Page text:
The Exquisite Shady Ladytree, commonly known as the black olive, with its lush layers if tiny leaves is quite beautiful.  Rather bushy,its dense foliage makes it an excellent tree for shade, yet it is relatively easy to maintain. The Shady Lady can reach astounding heights of up to 50 feetand features a frosting of small yellow flowers while blooming.  the "black olive" name can be misleading, as this tree is not actually an olive tree and does not produce the edible black olive fruit. This sturdy and stunning tree loves the hours of sunlight provided by the Florida climate.


Plumeria (Frangipani)

The unusual Frangipani Tree, with large leaves and bright summer blooms, can turn a ho-hum landscape into an exotic, tropical showplace. Often called Plumeria Tree (its scientific name), the Frangipani is the proverbial Ugly Duckling in winter - losing its foliage and leaving you with an oddly-shaped bunch of sticks in the ground.

Luckily winters are short here in South Florida, though many a newcomer to South Florida has been known to pull out a Frangipani Tree in winter, thinking it's dead. In spring, the Frangipani is transformed into the beautiful leaves appear, followed by late spring/early summer blossoms in gorgeous colors. The plant flowers its little heart out until fall when weather begins to cool down.

Orange Geiger Tree (Cordia sebestena)

Believed to be a native of the Florida Keys, the lovely Orange Geiger Tree blooms during warm weather with frilly flower clusters in vivid orange, yellow or white.  The Orange Geiger (Cordia sebestena) is the most well-known, with showy, deep orange flowers that contrast nicely against the tree's coarse green leaves. Many consider it the most beautiful of Florida native trees.  The orange variety is a hummingbird attracter.

The Geiger is a low-maintenance tree as long as it's planted in a frost-free area sheltered from winter winds. Its high salt tolerance makes it a perfect small flowering tree for homes on or near the beach.

Golden Raintree (Koelreuteria paniculata)

This Asian native was introduced to North America in 1763, so it was a familiar sight even before the Revolution. It tolerates a high range of conditions because it isn't terribly picky about soil and tolerates drought well once it is established. It likes a sunny spot, but will bloom with only 6 hours of direct sun each day. However, the best show is when the tree grows in moderately fertile ground in full sun.

The Golden Raintree was chosen for its long-lasting display of yellow blooms, orange-yellow fall color, attractive bark, tough, rugged, easy care, fast growing once established, tolerates urban pollution, muffles traffic noise, extremely drought tolerant, umbrella shaped canopy looks tidy and one of the best honeybee trees


Red Maple Tree (Acer saccharum)

The pretty Florida Red Maple Tree is one of the few trees in Florida with a showy color change when winter weather arrives. It takes full to part sun but will also live in partial shade.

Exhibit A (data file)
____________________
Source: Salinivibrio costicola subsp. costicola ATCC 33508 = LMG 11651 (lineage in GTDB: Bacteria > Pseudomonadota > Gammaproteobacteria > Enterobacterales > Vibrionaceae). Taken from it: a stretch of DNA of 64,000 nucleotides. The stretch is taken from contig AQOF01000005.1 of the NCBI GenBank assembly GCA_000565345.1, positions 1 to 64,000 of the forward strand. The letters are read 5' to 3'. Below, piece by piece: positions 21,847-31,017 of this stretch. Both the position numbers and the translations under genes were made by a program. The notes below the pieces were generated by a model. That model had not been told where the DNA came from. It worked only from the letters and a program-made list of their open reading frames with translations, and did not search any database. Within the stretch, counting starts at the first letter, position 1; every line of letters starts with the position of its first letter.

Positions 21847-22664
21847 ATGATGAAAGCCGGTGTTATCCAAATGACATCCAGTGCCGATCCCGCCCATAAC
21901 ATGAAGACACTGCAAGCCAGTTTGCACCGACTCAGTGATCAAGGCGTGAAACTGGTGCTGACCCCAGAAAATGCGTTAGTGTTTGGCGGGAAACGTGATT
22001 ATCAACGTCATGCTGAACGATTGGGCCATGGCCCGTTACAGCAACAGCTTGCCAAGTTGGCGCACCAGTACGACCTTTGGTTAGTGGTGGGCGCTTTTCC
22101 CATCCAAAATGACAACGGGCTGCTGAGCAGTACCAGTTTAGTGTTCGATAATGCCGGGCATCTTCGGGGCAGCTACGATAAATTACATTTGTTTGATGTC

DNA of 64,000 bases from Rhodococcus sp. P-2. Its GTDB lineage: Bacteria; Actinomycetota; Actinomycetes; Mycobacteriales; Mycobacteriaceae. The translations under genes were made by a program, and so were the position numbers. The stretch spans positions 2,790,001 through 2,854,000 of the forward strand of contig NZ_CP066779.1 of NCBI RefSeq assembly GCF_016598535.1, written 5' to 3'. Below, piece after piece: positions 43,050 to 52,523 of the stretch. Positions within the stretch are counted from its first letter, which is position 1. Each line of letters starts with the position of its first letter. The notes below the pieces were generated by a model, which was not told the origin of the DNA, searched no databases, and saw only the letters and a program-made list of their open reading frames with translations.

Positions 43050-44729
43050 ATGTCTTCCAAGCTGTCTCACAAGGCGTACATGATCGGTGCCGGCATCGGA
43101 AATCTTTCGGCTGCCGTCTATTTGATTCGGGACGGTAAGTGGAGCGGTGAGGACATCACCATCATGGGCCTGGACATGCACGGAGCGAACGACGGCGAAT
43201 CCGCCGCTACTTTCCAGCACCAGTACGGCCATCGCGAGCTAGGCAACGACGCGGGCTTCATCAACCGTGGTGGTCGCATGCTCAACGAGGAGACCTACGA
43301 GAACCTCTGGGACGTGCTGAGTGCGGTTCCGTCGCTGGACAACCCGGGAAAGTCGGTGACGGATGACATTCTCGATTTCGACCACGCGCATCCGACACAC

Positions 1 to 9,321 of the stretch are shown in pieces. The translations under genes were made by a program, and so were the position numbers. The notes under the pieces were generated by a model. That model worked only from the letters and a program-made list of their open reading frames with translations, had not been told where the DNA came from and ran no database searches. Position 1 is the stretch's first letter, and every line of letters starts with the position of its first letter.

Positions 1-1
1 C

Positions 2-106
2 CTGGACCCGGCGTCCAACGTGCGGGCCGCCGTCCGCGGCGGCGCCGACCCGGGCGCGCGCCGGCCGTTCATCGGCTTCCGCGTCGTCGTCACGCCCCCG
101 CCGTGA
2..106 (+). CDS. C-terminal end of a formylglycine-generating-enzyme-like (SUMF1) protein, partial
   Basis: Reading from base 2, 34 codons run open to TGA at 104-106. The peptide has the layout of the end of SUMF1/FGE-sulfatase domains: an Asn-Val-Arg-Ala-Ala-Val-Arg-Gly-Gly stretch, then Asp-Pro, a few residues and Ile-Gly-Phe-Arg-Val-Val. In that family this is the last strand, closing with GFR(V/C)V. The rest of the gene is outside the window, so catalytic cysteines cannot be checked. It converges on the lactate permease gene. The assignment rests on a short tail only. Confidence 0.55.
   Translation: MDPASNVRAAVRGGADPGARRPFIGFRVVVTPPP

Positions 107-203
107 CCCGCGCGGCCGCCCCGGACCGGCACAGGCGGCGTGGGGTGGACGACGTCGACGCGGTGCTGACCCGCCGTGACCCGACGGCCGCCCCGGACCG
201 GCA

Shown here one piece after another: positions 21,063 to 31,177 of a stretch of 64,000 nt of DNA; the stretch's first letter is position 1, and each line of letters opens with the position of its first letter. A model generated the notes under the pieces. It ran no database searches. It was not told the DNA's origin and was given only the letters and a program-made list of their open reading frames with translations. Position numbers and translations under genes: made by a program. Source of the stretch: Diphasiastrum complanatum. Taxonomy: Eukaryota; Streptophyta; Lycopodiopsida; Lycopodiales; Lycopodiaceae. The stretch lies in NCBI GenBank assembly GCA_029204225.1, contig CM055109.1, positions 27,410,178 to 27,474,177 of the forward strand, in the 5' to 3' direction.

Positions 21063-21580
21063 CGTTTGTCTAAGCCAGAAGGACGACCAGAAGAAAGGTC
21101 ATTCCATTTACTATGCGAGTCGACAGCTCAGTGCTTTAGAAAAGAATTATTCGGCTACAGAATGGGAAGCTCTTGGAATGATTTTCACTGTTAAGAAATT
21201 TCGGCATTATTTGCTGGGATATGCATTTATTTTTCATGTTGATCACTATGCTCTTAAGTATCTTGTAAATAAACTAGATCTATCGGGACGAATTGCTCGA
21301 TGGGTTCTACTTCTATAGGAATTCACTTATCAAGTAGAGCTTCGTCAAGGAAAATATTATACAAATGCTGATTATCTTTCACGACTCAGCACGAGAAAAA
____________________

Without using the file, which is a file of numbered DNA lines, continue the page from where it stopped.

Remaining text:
Maples are deciduous, losing their leaves in winter. They provide a burst of stunning color before they drop leaves. These are cold hardy trees, fine anywhere in South Florida and actually prefer cooler areas. The Maple can handle "wet feet" - areas that stay moist after heavy rains. It also does very well planted by a pond.

Jacaranda Tree (Jacaranda mmosifolia)

One of the most beautiful spring flowering trees, the Jacaranda blossoms in April or May after the bare branches of this briefly deciduous tree begin sprouting new growth.  Jacarandas take a while to flower - if you plant from grafted cuttings (what nurseries sell) your tree will begin flowering when it's between 5 to 7 years old.  Jacaranda’s prefer a full to partial sun location with plenty of elbow room.

Yellow Jacaranda Tree (Tipuana Tipu)

Very beautiful, briefly deciduous.  The entire tree blooms with yellow flowers in early summer.  Yellow Jacaranda Trees are fast growers that reach 25 to 50 foot high and just as wide. They work great as a stand-alone specimen tree or as a large anchor for a garden bed.  The Jacaranda trees are excellent nectar producing trees which attracts birds, bees and butterflies. 

Gumbo Limbo Tree (Bursera simaruba)

Native to South Florida and the tropical offshore islands, Gumbo-Limbo is a large semi-evergreen tree. It can reach sixty feet in height.  The soft, light-weight, and easily carved wood of gumbo-limbo was used for making carousel horses before the advent of molded plastics.

The trunk and branches are thick and are covered with resinous, smooth, peeling coppery-colored bark with an attractive, shiny, freshly-varnished appearance. The Gumbo-Limbo is often referred to as the "tourist tree" because the tree's bark is red and peeling, like the skin of a sun burnt tourist. Gumbo-Limbo is also considered one of the most wind-tolerant trees. This attractive tree is an excellent choice—for South Florida landscapes